Bad Blood: Secrets and Lies in a Silicon Valley Startup – Book review

Last week I made a quick stop at the library after picking up my kid from school to pick up a few books and while I was there, I checked out the personal finance/business section to see what books they had around that seemed interesting. I stumbled upon “Bad Blood: Secrets and Lies in a Silicon Valley Startup” and thought “Aha! this might be a quick interesting read”.

For those of you that may not know, this is a book about Theranos, a health technology company founded in 2003 by Stanford-dropout Elizabeth Holmes, that made tall claims about being able to perform several blood tests using a small amount of blood (from a finger prick) in an automated fashion using machines developed in-house. The claims also stated that the machines would be small enough such that the consumers could have these setup at their homes, and have their lab tests done and ready within a few hours instead of relying on a doctor and/or third-party labs and wait for days to have their test results. As one could imagine, this was such a big deal because it would revolutionize lab testing and the associated industries.

There was one tiny problem though: Theranos’s technology simply did not work and their claims were based on a mountain of lies. This is probably the largest scandal after the infamous Enron scandal that saw the downfall of one of the largest companies in the US. At the time of writing this, Elizabeth Holmes is being charged with wire fraud and the jury is deliberating on this case.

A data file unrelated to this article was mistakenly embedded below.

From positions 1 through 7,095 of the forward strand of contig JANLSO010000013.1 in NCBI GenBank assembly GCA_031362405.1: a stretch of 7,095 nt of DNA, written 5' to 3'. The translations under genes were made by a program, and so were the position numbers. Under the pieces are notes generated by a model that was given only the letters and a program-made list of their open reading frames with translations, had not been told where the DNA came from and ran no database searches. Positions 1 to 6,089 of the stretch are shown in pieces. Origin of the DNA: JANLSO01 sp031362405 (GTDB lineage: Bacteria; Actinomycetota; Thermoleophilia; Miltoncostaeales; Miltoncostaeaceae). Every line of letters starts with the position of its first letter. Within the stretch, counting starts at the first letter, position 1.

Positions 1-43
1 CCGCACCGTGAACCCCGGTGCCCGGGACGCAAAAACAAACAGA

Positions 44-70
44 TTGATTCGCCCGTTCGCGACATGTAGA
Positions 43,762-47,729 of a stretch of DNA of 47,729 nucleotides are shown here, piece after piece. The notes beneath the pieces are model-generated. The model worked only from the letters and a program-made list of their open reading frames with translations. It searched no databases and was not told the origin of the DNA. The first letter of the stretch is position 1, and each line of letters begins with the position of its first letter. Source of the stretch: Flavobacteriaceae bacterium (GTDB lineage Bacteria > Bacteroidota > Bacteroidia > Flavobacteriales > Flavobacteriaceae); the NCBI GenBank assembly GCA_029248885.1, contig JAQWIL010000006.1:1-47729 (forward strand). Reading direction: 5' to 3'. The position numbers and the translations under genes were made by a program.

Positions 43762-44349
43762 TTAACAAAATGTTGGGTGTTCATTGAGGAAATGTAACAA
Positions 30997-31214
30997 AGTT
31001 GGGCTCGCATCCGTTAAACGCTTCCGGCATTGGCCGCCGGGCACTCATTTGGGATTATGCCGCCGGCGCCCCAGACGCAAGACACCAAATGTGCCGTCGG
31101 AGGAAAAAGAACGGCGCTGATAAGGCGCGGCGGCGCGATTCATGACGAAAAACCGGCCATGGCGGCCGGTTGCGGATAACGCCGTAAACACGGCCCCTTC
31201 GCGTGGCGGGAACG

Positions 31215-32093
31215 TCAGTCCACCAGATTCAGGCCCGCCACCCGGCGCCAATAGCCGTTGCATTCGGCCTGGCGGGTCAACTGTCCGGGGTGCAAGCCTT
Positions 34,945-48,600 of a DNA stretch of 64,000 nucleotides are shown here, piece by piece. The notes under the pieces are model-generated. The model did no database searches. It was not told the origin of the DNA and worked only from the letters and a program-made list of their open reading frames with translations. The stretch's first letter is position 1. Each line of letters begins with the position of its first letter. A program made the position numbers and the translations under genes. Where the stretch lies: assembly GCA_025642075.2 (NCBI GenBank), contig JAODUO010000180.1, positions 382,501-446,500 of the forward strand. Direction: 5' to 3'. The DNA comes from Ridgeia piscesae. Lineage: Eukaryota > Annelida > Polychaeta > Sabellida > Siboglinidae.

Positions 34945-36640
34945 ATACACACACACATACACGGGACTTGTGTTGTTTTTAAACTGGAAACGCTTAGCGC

For what it is worth, I had already seen some documentaries on this topic and therefore knew a lot of the story beforehand. That said, I wanted to read the book by John Carreyrou, as he was the journalist that broke out the story on Wall street journal that marked the beginning of the end for Theranos. I have now finished this book and it did not disappoint one bit.

I chose to write about it here. Why? Not because I wanted to restate the same story over here. But rather I wanted to talk about interesting learnings from this book, as several investors were duped investing their capital in this business. While this is not one of those classical books on investing, there are important takeaways that are worth pondering over.

And they were all fooled…